CONCLUSIONS: The LNG-IUS, compared with usual medical therapies, resulted in greater improvement over 2 years in women's assessments of the effect of HMB on their daily routine, including work, social and family life, and psychological and physical well-being. At 5 years, the differences were no longer significant. A similar low proportion of women required surgical intervention in both groups. The LNG-IUS is cost-effective in both the short and medium term, using the method generally recommended by the National Institute for Health and Care Excellence. Using the alternative measures to value QoL will have a considerable impact on cost-effectiveness decisions. It will be important to explore the clinical and health-care trajectories of the ECLIPSE (clinical effectiveness and cost-effectiveness of levonorgestrel-releasing intrauterine system in primary care against standard treatment for menorrhagia) trial participants to 10 years, by which time half of the cohort will have reached menopause.

TRIAL REGISTRATION: Current Controlled Trials ISRCTN86566246.

FUNDING: This project was funded by the NIHR Health Technology Assessment programme and will be published in full in Health Technology Assessment; Vol. 19, No. 88. See the NIHR Journals Library website for further project information.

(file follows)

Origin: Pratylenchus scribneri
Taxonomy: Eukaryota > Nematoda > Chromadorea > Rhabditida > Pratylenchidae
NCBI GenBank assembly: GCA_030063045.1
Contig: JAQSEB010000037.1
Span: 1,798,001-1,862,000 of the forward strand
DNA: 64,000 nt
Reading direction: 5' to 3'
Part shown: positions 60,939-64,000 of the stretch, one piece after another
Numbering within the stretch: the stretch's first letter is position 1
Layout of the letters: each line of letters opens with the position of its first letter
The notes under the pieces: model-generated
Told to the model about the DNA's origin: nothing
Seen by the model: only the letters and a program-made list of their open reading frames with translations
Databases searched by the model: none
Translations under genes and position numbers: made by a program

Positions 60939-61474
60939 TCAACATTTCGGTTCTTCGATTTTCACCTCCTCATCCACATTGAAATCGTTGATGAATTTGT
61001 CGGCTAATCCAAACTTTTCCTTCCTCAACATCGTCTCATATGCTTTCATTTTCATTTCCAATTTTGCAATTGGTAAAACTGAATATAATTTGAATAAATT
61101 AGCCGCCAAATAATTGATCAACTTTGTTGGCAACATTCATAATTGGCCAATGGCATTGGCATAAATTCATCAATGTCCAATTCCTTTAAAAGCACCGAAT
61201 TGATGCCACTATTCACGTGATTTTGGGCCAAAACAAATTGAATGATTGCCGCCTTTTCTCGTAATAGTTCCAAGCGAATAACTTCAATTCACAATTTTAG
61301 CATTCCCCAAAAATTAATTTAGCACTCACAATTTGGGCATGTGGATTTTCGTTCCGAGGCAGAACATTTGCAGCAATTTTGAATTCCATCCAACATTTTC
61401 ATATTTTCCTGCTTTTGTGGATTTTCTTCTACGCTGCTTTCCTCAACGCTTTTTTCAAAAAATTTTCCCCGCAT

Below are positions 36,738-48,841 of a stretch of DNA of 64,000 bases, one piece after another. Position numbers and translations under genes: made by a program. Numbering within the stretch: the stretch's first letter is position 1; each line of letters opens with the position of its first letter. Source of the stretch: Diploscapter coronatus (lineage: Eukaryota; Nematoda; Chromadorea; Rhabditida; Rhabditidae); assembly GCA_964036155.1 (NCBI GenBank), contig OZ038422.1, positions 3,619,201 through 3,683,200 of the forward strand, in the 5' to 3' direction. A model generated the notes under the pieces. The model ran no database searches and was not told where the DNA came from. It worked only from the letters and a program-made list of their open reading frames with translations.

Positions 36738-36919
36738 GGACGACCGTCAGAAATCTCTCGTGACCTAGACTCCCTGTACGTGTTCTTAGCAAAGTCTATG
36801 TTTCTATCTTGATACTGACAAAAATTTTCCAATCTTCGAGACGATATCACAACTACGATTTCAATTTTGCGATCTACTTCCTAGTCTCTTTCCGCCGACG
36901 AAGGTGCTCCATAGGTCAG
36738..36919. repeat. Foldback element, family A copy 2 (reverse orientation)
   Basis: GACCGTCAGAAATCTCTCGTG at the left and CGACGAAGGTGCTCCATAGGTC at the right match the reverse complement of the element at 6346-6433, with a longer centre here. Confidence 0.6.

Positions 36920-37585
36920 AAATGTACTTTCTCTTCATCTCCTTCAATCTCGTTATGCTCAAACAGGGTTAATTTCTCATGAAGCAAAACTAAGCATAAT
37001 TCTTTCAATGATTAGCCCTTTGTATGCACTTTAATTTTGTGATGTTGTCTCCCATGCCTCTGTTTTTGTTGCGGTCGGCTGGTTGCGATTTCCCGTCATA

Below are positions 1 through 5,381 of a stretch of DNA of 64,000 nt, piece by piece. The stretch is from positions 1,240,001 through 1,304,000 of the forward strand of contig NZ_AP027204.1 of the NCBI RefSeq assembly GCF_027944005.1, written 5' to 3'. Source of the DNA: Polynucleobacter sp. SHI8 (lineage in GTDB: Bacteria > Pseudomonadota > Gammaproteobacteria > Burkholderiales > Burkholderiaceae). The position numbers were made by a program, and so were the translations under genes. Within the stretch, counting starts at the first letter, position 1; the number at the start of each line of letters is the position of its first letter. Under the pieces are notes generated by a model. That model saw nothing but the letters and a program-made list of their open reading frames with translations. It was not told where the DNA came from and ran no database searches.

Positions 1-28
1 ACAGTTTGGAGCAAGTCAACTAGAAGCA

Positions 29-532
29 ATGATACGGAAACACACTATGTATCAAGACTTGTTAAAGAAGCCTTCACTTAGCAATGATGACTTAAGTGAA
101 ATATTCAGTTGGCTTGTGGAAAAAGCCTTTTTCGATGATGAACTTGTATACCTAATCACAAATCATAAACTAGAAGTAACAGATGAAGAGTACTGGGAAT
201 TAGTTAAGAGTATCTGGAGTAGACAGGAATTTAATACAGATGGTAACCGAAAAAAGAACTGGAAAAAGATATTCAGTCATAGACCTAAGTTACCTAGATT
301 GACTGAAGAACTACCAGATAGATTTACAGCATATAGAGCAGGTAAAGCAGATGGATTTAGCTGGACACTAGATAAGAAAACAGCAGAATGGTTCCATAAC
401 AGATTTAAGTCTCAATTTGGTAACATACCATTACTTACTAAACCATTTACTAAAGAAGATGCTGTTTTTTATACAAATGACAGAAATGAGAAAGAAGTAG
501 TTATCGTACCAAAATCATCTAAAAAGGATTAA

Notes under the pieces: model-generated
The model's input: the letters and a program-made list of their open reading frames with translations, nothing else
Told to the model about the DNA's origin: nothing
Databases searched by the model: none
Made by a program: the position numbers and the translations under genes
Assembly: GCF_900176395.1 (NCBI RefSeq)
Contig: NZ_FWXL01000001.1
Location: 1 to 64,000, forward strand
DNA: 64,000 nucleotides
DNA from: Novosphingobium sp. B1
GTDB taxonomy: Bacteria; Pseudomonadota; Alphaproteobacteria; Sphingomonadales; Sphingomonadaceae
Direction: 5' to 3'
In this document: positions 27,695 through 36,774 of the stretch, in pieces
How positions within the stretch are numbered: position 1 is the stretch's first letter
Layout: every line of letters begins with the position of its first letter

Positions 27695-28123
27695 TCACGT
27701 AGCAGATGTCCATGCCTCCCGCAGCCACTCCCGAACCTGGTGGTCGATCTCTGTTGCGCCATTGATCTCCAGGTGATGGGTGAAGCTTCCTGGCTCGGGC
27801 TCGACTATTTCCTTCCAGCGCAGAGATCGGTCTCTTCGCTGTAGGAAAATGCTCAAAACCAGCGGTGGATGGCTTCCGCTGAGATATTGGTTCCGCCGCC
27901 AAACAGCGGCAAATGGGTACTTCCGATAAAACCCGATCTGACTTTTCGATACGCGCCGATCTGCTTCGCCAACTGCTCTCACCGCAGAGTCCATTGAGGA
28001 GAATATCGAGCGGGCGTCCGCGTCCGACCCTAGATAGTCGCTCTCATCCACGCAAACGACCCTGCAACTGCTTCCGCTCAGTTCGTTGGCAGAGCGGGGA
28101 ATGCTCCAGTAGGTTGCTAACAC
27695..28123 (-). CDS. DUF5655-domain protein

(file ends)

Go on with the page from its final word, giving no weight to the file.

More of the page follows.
Full text links

We have located links that may give you full text access.
Can't access the paper?
Try logging in through your university/institutional subscription. For a smoother one-click institutional access experience, please use our mobile app.

For the best experience, use the Read mobile app

Group 7SearchHeart failure treatmentPapersTopicsCollectionsEffects of Sodium-Glucose Cotransporter 2 Inhibitors for the Treatment of Patients With Heart Failure Importance: Only 1 class of glucose-lowering agents-sodium-glucose cotransporter 2 (SGLT2) inhibitors-has been reported to decrease the risk of cardiovascular events primarily by reducingSeptember 1, 2017: JAMA CardiologyAssociations of albuminuria in patients with chronic heart failure: findings in the ALiskiren Observation of heart Failure Treatment study.CONCLUSIONS: Increased UACR is common in patients with heart failure, including non-diabetics. Urinary albumin creatininineJul, 2011: European Journal of Heart FailureRandomized Controlled TrialEffects of Liraglutide on Clinical Stability Among Patients With Advanced Heart Failure and Reduced Ejection Fraction: A Randomized Clinical Trial.Review

Get seemless 1-tap access through your institution/university

For the best experience, use the Read mobile app

Read by QxMD is copyright © 2021 QxMD Software Inc. All rights reserved. By using this service, you agree to our terms of use and privacy policy.

You can now claim free CME credits for this literature searchClaim now

Get seemless 1-tap access through your institution/university

For the best experience, use the Read mobile app